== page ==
AAS Annual Meeting

Japan Session 570

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Session 570: Chinese Poetics and Japanese Places

Organizer: Gustav Heldt, University of Virginia, USA

Discussant: H. Mack Horton, University of California, Berkeley, USA

The evocative power of places and movement to and through them has long been a mainstay of East Asian poetry. In Japanese culture, ideas about place, particularly poetically and politically meaningful ones, have been in dialogue with continental traditions and geographies since earliest times. This ongoing conversation has given shape to complex interpretations and reinterpretations of the archipelago’s own topography and its socio-political meanings both domestically and within the larger East Asian context. This panel addresses Japanese writers’ engagements with continental representations of geography over the course of pre- through early-modernity in an effort to locate points of commonality or resonance over Japan’s first millennium. The first two papers address the Nara and Heian periods, when poetic genres first inscribed continental sites and their poetic meanings on the Japanese landscape, and also defined a Japanese poetic geography that was distinct from that of the continent. Moving forward in time, the final two papers examine works from the medieval and early-modern periods in which new or newly-meaningful spaces are articulated within the multiple registers of this interpretive mode – the first eastern warrior capital and the licensed pleasure quarter of Yoshiwara. At the core of our discussion are themes that transcend temporal specificity: where are cultural zones of contact, and how do they give shape to local identity? What does it mean when these are metaphorical rather than, or in addition to, being geographical? What can multilingualism mean in this context, and how can it create new meanings poetically and politically?

The Four Seas near Luoyang: Chinese Place Names on the Map of Early Japanese Poetry
Wiebke Denecke, Boston University, USA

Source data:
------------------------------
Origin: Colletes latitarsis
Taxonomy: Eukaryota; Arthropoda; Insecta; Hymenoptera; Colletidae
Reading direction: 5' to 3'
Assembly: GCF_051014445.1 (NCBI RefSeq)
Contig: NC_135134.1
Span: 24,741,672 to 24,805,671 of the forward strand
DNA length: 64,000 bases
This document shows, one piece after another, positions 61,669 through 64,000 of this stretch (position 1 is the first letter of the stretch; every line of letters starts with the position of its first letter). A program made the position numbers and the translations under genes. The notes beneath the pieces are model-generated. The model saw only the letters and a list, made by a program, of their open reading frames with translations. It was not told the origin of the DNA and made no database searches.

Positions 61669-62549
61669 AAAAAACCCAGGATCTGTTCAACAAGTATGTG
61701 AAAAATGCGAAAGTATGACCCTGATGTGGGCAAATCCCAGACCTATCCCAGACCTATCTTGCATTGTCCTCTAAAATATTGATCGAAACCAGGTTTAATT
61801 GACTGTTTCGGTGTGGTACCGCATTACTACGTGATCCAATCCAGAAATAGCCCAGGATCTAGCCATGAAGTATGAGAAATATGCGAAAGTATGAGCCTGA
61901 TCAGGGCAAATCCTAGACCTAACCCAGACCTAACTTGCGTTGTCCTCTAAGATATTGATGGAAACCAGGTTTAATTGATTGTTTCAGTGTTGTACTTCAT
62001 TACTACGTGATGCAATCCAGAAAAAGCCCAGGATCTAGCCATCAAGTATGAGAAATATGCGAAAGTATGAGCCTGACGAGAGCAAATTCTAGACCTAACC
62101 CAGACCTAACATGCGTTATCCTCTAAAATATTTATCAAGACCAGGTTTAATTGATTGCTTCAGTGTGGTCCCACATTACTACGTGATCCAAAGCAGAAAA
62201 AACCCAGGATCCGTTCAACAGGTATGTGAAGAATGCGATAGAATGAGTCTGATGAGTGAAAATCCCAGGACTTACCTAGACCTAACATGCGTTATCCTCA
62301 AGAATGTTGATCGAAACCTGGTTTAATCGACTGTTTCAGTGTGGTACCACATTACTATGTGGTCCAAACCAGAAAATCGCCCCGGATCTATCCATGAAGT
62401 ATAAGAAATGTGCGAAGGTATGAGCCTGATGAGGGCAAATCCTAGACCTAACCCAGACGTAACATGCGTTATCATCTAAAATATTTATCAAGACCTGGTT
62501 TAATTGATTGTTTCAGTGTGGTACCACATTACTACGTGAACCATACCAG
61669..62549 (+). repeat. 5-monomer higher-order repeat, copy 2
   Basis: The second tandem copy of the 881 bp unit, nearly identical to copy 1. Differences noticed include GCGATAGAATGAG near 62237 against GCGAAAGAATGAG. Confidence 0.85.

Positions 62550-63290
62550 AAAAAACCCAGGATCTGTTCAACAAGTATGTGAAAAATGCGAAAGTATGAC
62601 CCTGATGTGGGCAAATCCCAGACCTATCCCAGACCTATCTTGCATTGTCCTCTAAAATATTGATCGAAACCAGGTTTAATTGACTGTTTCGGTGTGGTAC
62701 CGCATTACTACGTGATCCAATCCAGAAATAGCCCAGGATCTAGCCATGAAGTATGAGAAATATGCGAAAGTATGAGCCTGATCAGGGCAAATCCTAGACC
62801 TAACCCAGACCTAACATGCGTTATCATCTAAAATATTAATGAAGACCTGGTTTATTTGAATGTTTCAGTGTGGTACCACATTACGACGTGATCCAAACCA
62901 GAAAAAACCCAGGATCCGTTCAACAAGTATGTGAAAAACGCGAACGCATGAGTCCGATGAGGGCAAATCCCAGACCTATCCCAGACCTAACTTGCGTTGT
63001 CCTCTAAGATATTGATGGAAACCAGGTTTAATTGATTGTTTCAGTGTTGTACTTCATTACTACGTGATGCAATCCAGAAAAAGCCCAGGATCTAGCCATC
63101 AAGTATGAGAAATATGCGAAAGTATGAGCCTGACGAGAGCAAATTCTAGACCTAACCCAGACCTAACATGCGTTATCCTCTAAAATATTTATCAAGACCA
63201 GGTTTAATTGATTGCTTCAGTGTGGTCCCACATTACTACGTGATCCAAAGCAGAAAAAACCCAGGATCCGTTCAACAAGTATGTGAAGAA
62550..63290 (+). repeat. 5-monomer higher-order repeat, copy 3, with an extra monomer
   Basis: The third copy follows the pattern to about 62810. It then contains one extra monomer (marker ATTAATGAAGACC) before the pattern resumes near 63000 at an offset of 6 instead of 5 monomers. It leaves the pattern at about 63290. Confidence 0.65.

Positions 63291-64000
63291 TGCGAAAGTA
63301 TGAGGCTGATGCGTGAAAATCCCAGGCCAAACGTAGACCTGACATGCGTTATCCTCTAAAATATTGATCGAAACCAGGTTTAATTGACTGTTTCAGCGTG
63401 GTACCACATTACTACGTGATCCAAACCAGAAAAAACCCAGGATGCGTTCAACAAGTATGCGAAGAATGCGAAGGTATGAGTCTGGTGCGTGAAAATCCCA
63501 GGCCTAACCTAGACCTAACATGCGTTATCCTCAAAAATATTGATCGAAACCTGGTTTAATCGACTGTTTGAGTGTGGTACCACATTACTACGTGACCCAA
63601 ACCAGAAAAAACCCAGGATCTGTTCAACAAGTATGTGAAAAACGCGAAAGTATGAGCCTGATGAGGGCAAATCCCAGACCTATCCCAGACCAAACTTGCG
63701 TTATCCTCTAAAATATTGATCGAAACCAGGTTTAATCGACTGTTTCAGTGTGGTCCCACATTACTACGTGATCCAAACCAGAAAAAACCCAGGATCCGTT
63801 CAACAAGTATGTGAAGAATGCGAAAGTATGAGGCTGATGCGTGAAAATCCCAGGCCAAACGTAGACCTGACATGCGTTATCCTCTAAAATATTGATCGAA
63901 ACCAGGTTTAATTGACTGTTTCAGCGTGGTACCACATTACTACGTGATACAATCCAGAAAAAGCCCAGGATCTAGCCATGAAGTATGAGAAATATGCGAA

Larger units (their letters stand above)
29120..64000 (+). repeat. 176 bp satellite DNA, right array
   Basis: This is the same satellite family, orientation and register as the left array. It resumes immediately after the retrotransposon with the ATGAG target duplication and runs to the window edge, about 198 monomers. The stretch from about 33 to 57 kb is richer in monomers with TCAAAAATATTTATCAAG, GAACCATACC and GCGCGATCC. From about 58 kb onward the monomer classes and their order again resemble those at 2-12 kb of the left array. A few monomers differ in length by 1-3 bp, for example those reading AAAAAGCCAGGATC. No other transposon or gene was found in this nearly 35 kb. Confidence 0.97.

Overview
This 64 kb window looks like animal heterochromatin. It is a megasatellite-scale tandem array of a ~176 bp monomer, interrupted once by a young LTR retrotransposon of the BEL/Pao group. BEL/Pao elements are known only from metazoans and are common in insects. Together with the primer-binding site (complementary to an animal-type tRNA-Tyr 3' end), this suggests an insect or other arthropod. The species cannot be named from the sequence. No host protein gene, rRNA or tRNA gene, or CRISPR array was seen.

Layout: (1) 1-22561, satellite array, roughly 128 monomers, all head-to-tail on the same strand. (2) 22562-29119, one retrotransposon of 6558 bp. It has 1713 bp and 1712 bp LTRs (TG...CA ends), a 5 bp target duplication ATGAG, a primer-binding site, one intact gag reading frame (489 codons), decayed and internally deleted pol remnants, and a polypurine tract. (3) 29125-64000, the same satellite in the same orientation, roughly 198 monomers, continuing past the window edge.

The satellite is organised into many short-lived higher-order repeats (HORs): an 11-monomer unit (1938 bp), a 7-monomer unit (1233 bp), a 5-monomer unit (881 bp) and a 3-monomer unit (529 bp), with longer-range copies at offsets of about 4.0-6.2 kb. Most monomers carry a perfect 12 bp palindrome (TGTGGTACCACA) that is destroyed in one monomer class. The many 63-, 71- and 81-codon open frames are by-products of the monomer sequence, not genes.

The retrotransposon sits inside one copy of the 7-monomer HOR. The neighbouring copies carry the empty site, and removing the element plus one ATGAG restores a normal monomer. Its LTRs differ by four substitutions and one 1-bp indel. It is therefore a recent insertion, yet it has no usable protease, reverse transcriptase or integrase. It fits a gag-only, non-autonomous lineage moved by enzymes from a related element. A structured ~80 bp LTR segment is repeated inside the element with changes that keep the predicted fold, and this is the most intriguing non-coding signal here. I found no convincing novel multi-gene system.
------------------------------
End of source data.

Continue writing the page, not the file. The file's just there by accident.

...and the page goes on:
Famous places imbued with historical significance or numinous scenic beauty have played a prominent role in the poetic production of East Asia. When Japanese started to record poetry in the seventh and eighth centuries they had their own map of significant places that called for celebration in verse, but they also inherited a foreign map of poetically pregnant places from the corpus of almost two millennia of Chinese literature. This paper explores why, when and how Japanese poets resorted to Chinese place names and how it helped them articulate key concerns of Heian court life and their roles in it. It discusses these questions on the example of what scholars have called “Kayo literature,” poems written at Emperor Saga’s Detached Palace outside Kyoto when the emperor visited for imperial hunts during the first decades of the ninth century. Kayo (or Kaya), located North of the majestic Yodo River with a breath-taking view towards the Inland sea at Osaka Bay, was named after the Chinese prefecture Heyang, North of the Yellow River outside the old capital of Luoyang. In Chinese poetic lore, Heyang was associated with the Western Jin poet Pan Yue and the peach trees he planted there during his tenure as governor. In the hands of Heian courtiers it developed a political and scenic geography of its own. On the example of Kayo literature the paper aims to develop a broader model for thinking about the rhetoric of place names in the Japanese kanshi and waka traditions.

Nakamaro and the Poetic Placement of Japan
Gustav Heldt, University of Virginia, USA